Generally, after the first four weeks of an NFL season, narratives develop regarding which teams are truly contending and which clubs need to reassess their players and coaches.
In the NFC North, the Detroit Lions (3-1) are for real, and the Chicago Bears (0-4) are in real trouble. Apparently, the AFC South is the most intriguing, confusing, and unpredictable division, with every team sharing the same win/loss record (2-2).
Speaking of intrigue, the 2024 draft may see the Bears own the first two selections and possibly not take a quarterback with either pick! Read further to see how unpredictable these upcoming draft prospects may line up for your favorite team.
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NOTE: For the draft order, we used tankathon.com's projected draft order.
1 . Chicago Bears: WR - Marvin Harrison Jr., Ohio State
Several significant occurrences happened with the Bears last week: Justin Fields produced passing the ball (80 percent completion / 335 passing yards / four touchdown passes), the coaching staff proved to be incapable of winning games, and wideout Chase Claypool most likely wore out his welcome in Chicago. If Fields continues to improve, drafting an unguardable receiver like Harrison could make Chicago a more viable and dangerous offense consistently.
2. Chicago Bears (via Carolina): OT - Olu Fashanu, Penn State
Braxton Jones, the Bears’ 168th selection (5th round) out of Southern Utah, is currently on the injured reserve list. Unfortunately, throughout the three games he’s played, he accounted for 21.4 percent of the offensive line’s penalties. Last season, he finished eighth in the NFL with 12.5 percent of his team’s penalized blocking actions. Fashaun is a dominant offensive tackle whose 92.9 pass-block rating is tops in FBS collegiate play.
3. Las Vegas Raiders: QB - Caleb Williams, USC
Las Vegas sprints to the podium to hand in its draft card if Williams is still there after the first two picks. Williams is an instant upgrade at the quarterback position for the Raiders and provides immediate fiscal flexibility for Las Vegas to improve other areas of need. Currently, the reigning Heisman Trophy winner is completing 74.5 percent of his passes for 1603 yards and 21 touchdowns to one interception.
4. Denver Broncos: QB - Michael Penix Jr., Washington
Although incumbent quarterback Russell Wilson is competing at an above-average level (106.7 quarterback rating), Denver’s enviable fourth overall position may entice the front office to draft for the future. Over the past 18 games, Penix has thrown for 6,640 yards with 47 aerial scores to just 10 interceptions. The six-foot-three, 218-pound signal caller is also completing 11.2 yards per pass attempt.
5. Minnesota Vikings: QB - Drake Maye, North Carolina
After four weeks, Kirk Cousins is still leading the NFL in completed passes(108) and touchdowns thrown (11). Despite his statistical accomplishments, Cousins' tenure as Minnesota’s franchise quarterback has yielded relatively little postseason success. Maye offers youthful promise, greater fiscal maneuverability, better athleticism, plus more overall upside than Cousins, an aging, expensive, unrestricted free agent.
6. New York Jets: OT - Joe Alt, Notre Dame
Alt possesses uncommon athleticism and agility for a man his size (6’8”, 315 lbs). Impressive lateral quickness helps Alt gain leverage at the point of attack, while his balance and grip strength allow him to manipulate pass rushers away from the quarterback. New York should strongly consider selecting Alt as a blindside protector with day-one starting potential.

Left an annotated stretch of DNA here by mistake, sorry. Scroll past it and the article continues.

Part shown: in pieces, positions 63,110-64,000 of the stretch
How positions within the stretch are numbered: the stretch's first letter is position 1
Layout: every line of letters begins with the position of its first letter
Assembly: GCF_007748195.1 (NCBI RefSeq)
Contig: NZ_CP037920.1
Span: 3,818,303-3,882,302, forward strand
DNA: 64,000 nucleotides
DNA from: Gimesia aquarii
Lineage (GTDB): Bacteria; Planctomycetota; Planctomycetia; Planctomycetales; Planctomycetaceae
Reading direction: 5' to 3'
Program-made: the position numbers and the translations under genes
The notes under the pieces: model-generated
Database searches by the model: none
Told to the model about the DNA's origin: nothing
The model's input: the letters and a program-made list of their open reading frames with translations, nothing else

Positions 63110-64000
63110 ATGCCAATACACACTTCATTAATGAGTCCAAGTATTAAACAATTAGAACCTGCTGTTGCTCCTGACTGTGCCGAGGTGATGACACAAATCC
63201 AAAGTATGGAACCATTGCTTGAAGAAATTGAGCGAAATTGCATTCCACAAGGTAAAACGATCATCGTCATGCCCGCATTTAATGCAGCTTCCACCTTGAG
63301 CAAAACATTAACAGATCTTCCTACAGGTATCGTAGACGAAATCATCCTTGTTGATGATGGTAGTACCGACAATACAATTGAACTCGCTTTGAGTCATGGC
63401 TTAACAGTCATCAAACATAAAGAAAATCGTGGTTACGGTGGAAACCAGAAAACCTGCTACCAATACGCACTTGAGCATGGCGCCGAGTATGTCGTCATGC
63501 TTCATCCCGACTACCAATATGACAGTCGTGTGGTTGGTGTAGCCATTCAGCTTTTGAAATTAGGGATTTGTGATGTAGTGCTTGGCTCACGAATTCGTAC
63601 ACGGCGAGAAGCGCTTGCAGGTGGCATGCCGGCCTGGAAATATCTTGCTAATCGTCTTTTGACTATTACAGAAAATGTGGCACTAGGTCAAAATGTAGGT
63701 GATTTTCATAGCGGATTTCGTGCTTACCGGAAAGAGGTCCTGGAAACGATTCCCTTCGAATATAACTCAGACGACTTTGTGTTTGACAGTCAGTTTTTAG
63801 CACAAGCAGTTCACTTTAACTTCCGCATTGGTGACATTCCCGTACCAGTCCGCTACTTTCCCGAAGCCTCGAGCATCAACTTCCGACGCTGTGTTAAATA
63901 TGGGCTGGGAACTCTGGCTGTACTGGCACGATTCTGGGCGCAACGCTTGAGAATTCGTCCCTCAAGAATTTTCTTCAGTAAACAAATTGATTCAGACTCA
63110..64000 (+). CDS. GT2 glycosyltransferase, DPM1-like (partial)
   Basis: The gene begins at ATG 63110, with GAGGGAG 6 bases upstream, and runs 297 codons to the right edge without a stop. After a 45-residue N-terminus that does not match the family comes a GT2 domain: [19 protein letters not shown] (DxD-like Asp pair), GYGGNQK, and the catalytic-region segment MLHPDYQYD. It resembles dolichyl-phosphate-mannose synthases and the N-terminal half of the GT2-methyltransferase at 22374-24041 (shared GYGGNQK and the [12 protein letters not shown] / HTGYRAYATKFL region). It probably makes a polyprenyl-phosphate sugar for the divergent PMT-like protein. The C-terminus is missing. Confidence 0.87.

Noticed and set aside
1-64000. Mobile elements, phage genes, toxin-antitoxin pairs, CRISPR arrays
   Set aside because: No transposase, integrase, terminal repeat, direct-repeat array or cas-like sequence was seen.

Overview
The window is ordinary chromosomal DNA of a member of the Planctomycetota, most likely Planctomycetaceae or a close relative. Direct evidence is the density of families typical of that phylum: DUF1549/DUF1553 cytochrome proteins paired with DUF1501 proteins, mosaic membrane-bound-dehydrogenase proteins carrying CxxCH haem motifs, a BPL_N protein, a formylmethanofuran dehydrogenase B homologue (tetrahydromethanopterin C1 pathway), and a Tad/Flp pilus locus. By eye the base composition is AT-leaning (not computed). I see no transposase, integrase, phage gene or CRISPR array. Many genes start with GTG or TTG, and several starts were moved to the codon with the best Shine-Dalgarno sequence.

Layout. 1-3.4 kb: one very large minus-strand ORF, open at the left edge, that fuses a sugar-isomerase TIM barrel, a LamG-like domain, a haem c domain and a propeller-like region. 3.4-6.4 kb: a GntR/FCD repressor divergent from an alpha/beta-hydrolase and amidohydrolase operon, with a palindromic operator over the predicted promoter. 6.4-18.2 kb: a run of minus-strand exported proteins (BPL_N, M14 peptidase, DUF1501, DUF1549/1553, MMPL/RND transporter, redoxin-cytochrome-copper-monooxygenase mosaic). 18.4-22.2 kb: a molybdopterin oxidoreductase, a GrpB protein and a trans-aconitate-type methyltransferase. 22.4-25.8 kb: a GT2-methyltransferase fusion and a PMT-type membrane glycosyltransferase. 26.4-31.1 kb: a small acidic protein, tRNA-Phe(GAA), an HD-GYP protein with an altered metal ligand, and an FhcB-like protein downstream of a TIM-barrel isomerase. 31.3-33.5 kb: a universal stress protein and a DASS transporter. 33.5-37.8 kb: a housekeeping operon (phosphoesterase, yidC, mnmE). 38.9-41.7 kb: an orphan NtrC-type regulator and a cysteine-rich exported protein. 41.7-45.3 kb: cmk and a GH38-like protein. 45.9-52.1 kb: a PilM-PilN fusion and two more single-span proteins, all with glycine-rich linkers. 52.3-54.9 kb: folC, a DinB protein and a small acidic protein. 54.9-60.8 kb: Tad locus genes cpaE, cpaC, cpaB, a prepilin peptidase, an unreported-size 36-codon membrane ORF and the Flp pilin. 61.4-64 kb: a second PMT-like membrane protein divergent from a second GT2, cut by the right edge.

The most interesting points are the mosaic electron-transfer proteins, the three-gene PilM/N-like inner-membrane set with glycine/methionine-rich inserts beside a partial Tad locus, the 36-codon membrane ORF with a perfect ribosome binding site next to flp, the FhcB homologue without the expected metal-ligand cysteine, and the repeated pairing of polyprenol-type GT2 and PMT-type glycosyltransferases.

7. New England Patriots: QB - Bo Nix, Oregon
An inconsistent performer at Auburn, this former Tiger changed his stripes of underperformance once he transferred to Oregon. Perseverance, patience and a humble dedication toward weekly improvements are infused within his Heisman-caliber statistics. To date, Nix is completing an astounding 80 percent of his passes for 1,459 passing yards and 15 touchdown passes to one interception.
8. Cincinnati Bengals: TE - Brock Bowers, Georgia
The Bengals' capacity for weaponizing their skill players would make a possible acquisition of Bowers downright unfair to the rest of the league. A player with explosive playmaking ability, Bowers is athletic enough to run around defenders, speed past them or power through their arm tackles.
9. Arizona Cardinals: CB - Kool-Aid McKinstry, Alabama
The six-foot-one, 188-pound defensive back is an intelligent pass defender who wins with patient anticipation and quick feet. Mckinstry’s loose hips allow for easy transitions when mirroring pass catchers or squaring himself to break down for open field tackles.
10. New York Giants: DL - Jer’Zhan Newton, Illinois
Newton displays some alignment versatility but is better suited as a 3-technique defensive lineman whose quickness and leveraged strength win consistently at the point of attack. An indefatigable defender, Newton’s relentlessness on the field should translate well at the NFL level.
11. Green Bay Packers: OT - J.C. Latham, Alabama
As talented and effective as David Bakhtiari is, the two-time All-Pro (left tackle) has missed 25 regular-season games since tearing his ACL in 2020. Latham is a limber 326-pound pass protector whose knee-bending flexibility allows him to stay leveraged behind his pad level.
12. New Orleans Saints: WR - Emeka Egbuka, Ohio State
If Egbuka is available for the Saints, they should pounce on the opportunity to draft and pair him with fellow Buckeye alum Chris Olave. Over the past several years, under the tutelage of former Buckeyes’ wide receiver coach Brian Hartline, Ohio State wideouts have excelled in the pros. Egbuka may have the most untapped potential of them all.
13. Arizona Cardinals (via Houston): Edge - Dallas Turner, Alabama
Turner is a quick-twitch athlete with excellent length and bendability off the edge when rushing the passer. He is decidedly more explosive from a two-point stance, but his athleticism allows for some schemed alignment versatility.
14. Los Angeles Chargers: CB - Kalen King, Penn State
Los Angeles’ skill and depth in its secondary, especially the cornerback position, needs immediate improvement to seriously compete against the elite receiving talent in the AFC. King is an experienced cornerback with 24 recorded pass breakups in just 27 games played.
15. Houston Texans [via - Cleveland]: DL - Leonard Taylor III, Miami (FL)
Head coach DeMeco Ryans is a former inside linebacker (Texans) and coached within a 49ers system that believed in rotational depth along its defensive front line. Taylor is a disruptive, thick-bodied interior defender with good initial burst off the snap of the ball. His ability to shed blocks and penetrate behind the offensive line is evident by his 20 tackles for loss over the course of 22 collegiate games.
16. Washington Commanders: Edge - J.T. Tuimoloau, Ohio State